7. Faisal Wangita, the son of Idi Amin (one of 43 of his children), is in prison. Go figure. In 2007, he was convicted for being part of a gang in North London that stabbed and bludgeoned an 18-year-old man to death. The man was part of a rival gang. Wangita was cleared of murder charges, but found guilty of conspiracy to wound, conspiracy to possess offensive weapons and violent disorder.

borgy8. Ferdinand Martin "Borgy" Manotoc, the grandson of Ferdinand and Imelda Marcos, interns for Manolo Blahnik. I'm kidding. He's a model and celebrity, kind of famous for being famous, as far as I can tell. And looking at this picture, all I can think is "Blue Steel."
9. Ayesha Qaddafi, the daughter of Muammar al-Gaddafi, is a lawyer who served on Saddam Hussein's defense team. Her brother, Saadi, played professional soccer for Libya and Perugia for a while, but it seems to have run its course: his 2006-2007 season with U.C. Sampdoria didn't give him a single second of playing time during a game. He has since tried to pursue the movie business and approached Harvey Weinstein about filming a movie about Hannibal in Libya, but Weinstein abruptly cut him off, saying that Libya would have to recognize Israel before Miramax would do any business with them. Saadi laughed about his first Hollywood encounter, saying, "The first touch was a very hot touch." Another brother, Moatassim, was caught trying to buy tanks and short-range missiles for her personal army. Moatassim said his father was pretty amused by that and admonished him with, "These are very aggressive weapons and you are still young, maybe when you get a bit older."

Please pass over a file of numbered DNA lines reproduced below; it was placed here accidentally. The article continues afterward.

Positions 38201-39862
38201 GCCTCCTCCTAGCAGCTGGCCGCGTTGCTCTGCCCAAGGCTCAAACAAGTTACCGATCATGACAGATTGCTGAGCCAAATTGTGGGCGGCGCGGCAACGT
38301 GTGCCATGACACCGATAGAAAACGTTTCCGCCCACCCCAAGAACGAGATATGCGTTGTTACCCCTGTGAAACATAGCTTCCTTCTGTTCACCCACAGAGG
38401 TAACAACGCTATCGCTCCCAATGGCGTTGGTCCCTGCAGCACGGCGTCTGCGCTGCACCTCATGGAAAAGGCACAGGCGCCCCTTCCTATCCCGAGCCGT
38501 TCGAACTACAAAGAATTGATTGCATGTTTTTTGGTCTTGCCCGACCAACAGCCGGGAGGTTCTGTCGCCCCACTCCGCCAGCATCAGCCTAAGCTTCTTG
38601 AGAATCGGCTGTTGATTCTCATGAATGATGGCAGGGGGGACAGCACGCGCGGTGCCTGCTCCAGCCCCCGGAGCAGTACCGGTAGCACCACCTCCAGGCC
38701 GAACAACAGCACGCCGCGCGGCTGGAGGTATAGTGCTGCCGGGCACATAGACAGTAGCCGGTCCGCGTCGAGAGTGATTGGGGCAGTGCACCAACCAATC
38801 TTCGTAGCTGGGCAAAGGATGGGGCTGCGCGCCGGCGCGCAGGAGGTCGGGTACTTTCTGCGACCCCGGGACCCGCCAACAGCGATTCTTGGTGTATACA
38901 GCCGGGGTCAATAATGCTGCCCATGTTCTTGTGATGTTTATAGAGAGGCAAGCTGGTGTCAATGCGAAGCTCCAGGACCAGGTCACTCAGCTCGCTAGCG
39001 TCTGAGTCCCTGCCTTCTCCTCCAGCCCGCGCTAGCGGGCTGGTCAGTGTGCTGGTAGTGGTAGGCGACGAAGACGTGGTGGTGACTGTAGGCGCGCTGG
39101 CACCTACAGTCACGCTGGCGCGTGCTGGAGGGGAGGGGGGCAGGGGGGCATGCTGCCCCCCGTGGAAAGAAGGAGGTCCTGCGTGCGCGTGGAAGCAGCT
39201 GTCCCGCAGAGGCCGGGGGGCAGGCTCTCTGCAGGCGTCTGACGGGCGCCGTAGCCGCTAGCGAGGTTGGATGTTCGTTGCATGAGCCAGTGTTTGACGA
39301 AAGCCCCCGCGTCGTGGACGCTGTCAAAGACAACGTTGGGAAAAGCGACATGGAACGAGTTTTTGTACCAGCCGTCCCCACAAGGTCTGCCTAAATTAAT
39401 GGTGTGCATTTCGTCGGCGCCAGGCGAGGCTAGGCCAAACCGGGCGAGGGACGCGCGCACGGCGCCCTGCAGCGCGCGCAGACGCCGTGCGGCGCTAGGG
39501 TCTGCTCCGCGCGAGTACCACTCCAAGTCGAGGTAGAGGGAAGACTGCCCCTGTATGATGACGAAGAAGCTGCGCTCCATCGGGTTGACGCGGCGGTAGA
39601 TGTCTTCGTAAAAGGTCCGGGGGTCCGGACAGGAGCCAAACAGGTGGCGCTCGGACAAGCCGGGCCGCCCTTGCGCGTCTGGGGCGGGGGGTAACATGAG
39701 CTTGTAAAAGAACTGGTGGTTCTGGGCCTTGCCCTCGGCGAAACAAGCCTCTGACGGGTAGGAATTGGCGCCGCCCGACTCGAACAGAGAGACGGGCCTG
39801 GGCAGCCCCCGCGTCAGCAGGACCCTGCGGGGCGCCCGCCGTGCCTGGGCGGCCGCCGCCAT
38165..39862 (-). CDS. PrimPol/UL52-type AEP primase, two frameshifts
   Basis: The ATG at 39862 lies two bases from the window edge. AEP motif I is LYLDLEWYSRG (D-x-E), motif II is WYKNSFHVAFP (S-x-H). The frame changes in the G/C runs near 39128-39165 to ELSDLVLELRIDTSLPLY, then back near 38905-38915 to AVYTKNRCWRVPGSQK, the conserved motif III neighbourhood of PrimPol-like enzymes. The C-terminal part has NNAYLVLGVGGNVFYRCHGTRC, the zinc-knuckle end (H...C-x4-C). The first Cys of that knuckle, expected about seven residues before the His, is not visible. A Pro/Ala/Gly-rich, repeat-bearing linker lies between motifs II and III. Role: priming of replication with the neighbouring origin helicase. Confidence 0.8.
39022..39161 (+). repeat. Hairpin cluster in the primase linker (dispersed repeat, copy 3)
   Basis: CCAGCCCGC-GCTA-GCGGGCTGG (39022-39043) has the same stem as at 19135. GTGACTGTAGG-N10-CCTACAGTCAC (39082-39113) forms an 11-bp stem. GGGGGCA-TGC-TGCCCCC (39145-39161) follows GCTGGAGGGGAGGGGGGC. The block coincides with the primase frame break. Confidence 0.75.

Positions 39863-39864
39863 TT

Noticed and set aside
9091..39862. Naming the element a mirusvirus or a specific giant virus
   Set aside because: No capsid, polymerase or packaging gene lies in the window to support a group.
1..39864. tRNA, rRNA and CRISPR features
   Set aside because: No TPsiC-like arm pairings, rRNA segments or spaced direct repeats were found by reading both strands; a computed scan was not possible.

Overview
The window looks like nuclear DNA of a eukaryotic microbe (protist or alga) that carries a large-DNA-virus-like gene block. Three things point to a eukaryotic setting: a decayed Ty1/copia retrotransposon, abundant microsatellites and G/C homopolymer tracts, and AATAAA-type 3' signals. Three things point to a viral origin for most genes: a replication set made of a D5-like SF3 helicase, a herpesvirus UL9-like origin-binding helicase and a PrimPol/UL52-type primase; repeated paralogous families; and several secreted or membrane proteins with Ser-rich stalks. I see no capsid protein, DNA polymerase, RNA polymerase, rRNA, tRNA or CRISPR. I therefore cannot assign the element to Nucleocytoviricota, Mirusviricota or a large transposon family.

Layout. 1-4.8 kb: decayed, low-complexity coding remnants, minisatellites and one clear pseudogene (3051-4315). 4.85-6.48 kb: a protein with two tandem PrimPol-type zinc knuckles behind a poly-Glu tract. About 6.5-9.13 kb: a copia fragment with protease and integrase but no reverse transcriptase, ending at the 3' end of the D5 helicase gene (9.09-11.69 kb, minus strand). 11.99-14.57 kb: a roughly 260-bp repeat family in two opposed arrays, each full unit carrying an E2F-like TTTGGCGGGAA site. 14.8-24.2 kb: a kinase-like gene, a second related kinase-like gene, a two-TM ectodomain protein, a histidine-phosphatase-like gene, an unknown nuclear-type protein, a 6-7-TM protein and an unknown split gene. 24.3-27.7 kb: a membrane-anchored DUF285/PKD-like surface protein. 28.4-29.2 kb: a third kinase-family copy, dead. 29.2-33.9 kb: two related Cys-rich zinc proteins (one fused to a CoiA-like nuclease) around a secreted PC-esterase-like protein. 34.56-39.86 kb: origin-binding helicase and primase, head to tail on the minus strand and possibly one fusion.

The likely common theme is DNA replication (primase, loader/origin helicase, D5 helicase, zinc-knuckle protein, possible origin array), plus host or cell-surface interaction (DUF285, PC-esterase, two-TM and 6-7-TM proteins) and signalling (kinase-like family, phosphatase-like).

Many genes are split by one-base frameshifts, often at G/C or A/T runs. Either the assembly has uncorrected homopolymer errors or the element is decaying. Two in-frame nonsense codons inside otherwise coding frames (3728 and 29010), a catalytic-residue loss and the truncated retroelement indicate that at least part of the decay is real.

10. Jean-Bedel Bokassa, the self-elected Emperor of the Central African Republic, lived a lavish life that included gold-plated beds and spent the equivalent of his country's gross national product on his coronation ceremony, apparently left behind 62 children who are now destitute. After the French government overthrew his administration in 1979, the government instituted a ban on displaying anything having to do with Bokassa. His children and grandchildren now live on the grounds in outhouses because the main building is too rundown to serve as proper quarters. They've petitioned the government to restore the grounds, saying that the palace might serve as a good tourist attraction.

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iStock // Ekaterina Minaeva
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Man Buys Two Metric Tons of LEGO Bricks; Sorts Them Via Machine Learning
May 21, 2017
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iStock // Ekaterina Minaeva

Jacques Mattheij made a small, but awesome, mistake. He went on eBay one evening and bid on a bunch of bulk LEGO brick auctions, then went to sleep. Upon waking, he discovered that he was the high bidder on many, and was now the proud owner of two tons of LEGO bricks. (This is about 4400 pounds.) He wrote, "[L]esson 1: if you win almost all bids you are bidding too high."